It’s September of 2015, and Lincoln Moser, a 66-year-old commercial realtor living in Las Vegas, is on Martha’s Vineyard to unload the Chilmark house that he inherited from his mother. He doesn’t want to sell, but he and his wife are still smarting from the crash of 2008. Lincoln also has “unfinished business” on the Vineyard, “the precise nature of which continued to elude him, though it seemed to involve his friends.”

Richard Russo Photo by Elena Seibert

These friends are Teddy Novak, an eternally single, enduringly panic-attack-suffering Syracuse-based publisher of a small press, and Mickey Girardi, a twice-divorced, Harley-riding, guitar-playing Cape Codder who opted for Canada over reporting for duty in Vietnam. (In other words, Mickey is a Richard Russo character.) The trio met at the fictional Minerva College, where they bonded as scholarship students who had to sling hash at a sorority to pay their school tab.

Lincoln invites Teddy and Mickey to Chilmark for the weekend – their first gathering in nearly a decade. As reunions go, this one falls short. Acutely felt is the absence of Jacy Calloway, the well-bred but wild – “as wild as the times they were then living through,” as Lincoln puts it – sorority girl who joined them on the Vineyard over Memorial Day weekend in 1971. Their get-together was billed as her last hurrah with her three college buddies (none of whom had the guts to admit that he was besotted with her) before her wedding to a parent-approved fiancé. Lincoln’s unfinished business, he comes to understand, is his need to get to the bottom of Jacy’s disappearance: She went missing after that Memorial Day weekend and has been presumed dead ever since.

Fans of Maine’s own Richard Russo, who won the Pulitzer Prize in 2002 for his bravura novel “Empire Falls,” shouldn’t be shocked by his foray into mystery with “Chances Are …” The author’s fondness for tales of detection was on prominent display in 1998’s noir homage “Twilight,” for which he cowrote the screenplay. But Russo admirers can rest assured that “Chances Are…” provides the satisfactions of the novels for which he’s best known. There’s the classic Russo tussle between small-town serenity and his characters’ disequilibrium, dialogue so effortless-seeming that it’s easy to overlook the skill that went into chiseling it, and the long-suppressed disclosures and hard-won revelations of getting-on-in-years male protagonists.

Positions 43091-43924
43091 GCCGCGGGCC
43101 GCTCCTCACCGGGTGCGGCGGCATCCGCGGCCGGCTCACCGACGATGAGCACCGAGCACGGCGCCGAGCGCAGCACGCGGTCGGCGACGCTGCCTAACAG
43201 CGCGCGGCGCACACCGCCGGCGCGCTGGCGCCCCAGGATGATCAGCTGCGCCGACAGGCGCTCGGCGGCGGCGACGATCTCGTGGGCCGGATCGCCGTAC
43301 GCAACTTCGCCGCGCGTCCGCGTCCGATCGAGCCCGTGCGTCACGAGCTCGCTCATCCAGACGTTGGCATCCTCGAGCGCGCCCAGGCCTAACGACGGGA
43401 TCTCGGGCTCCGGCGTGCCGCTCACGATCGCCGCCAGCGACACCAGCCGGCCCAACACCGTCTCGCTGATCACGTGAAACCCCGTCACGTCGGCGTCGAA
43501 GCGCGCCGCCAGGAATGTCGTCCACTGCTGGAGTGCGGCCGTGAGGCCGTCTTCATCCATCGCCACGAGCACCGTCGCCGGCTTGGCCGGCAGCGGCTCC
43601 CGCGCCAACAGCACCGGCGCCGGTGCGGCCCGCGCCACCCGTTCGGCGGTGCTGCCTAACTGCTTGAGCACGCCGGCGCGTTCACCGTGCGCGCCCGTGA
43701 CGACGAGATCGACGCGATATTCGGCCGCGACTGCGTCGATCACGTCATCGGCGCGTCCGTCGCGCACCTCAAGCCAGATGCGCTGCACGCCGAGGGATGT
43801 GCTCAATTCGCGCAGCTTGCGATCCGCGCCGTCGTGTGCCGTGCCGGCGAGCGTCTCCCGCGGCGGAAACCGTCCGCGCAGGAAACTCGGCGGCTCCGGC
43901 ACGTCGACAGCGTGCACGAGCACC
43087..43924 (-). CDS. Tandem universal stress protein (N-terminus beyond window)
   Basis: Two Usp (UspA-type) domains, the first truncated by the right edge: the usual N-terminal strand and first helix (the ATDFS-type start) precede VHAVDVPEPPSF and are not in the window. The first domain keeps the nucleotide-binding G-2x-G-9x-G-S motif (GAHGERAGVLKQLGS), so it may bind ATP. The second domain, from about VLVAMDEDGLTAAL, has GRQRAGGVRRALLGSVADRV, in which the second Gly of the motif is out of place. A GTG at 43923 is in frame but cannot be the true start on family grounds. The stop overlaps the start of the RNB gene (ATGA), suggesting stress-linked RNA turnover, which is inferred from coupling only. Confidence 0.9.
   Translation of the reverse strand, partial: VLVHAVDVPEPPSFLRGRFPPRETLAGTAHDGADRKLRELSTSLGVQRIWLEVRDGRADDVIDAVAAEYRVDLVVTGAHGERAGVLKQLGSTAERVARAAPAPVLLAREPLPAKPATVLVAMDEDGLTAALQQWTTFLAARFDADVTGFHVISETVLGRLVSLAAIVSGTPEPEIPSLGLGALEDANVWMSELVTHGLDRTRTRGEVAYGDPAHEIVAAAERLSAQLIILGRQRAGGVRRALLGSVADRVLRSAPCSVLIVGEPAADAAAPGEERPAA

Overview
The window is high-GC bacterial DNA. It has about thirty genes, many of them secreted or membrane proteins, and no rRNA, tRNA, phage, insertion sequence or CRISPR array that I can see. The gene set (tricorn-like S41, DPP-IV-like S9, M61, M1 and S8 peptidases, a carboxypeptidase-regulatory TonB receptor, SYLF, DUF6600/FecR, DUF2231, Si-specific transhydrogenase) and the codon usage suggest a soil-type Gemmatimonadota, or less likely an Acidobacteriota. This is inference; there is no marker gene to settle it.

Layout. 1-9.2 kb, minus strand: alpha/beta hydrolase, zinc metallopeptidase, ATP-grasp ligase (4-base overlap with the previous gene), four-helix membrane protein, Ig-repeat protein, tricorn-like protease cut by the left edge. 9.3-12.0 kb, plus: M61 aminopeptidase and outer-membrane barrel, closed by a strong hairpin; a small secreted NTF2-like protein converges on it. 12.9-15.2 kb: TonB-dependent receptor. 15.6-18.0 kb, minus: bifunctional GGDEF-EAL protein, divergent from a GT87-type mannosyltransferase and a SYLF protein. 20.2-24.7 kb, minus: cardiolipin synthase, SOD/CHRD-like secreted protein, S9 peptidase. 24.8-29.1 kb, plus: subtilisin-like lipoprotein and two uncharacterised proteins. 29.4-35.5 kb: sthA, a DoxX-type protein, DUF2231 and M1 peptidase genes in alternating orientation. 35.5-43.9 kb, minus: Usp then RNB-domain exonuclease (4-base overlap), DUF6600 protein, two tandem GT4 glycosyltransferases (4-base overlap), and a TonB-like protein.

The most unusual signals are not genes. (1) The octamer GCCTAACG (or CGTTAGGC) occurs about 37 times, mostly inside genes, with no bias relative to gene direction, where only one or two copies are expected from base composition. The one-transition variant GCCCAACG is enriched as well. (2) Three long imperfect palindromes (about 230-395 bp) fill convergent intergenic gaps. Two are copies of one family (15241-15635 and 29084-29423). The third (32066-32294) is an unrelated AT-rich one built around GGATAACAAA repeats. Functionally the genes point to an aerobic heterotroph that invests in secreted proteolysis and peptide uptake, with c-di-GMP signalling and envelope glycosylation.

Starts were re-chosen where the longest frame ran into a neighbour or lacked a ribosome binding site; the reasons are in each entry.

Like many of Russo’s guys, the male leads in “Chances Are…,” which supplies each man’s perspective, are unsure of how much they can let chance – a low draft-lottery number or some other piece of bad luck – absolve them of their shortcomings, especially when it comes to women. It has taken a retired Vineyard cop, whom Lincoln questions about Jacy’s disappearance, a lifetime to conclude that men have been going about it all wrong: “We don’t do right by girls. … Us. You and me. Men in general. We close ranks, every one of us. … We shouldn’t, but that’s what we do.” What Russo does? He takes the pulse of a uniquely American place and time and reports on it with empathic side-eye, slinging salty humor like so much hash.

Nell Beram is a former Atlantic Monthly staff editor and co-author of “Yoko Ono: Collector of Skies.”

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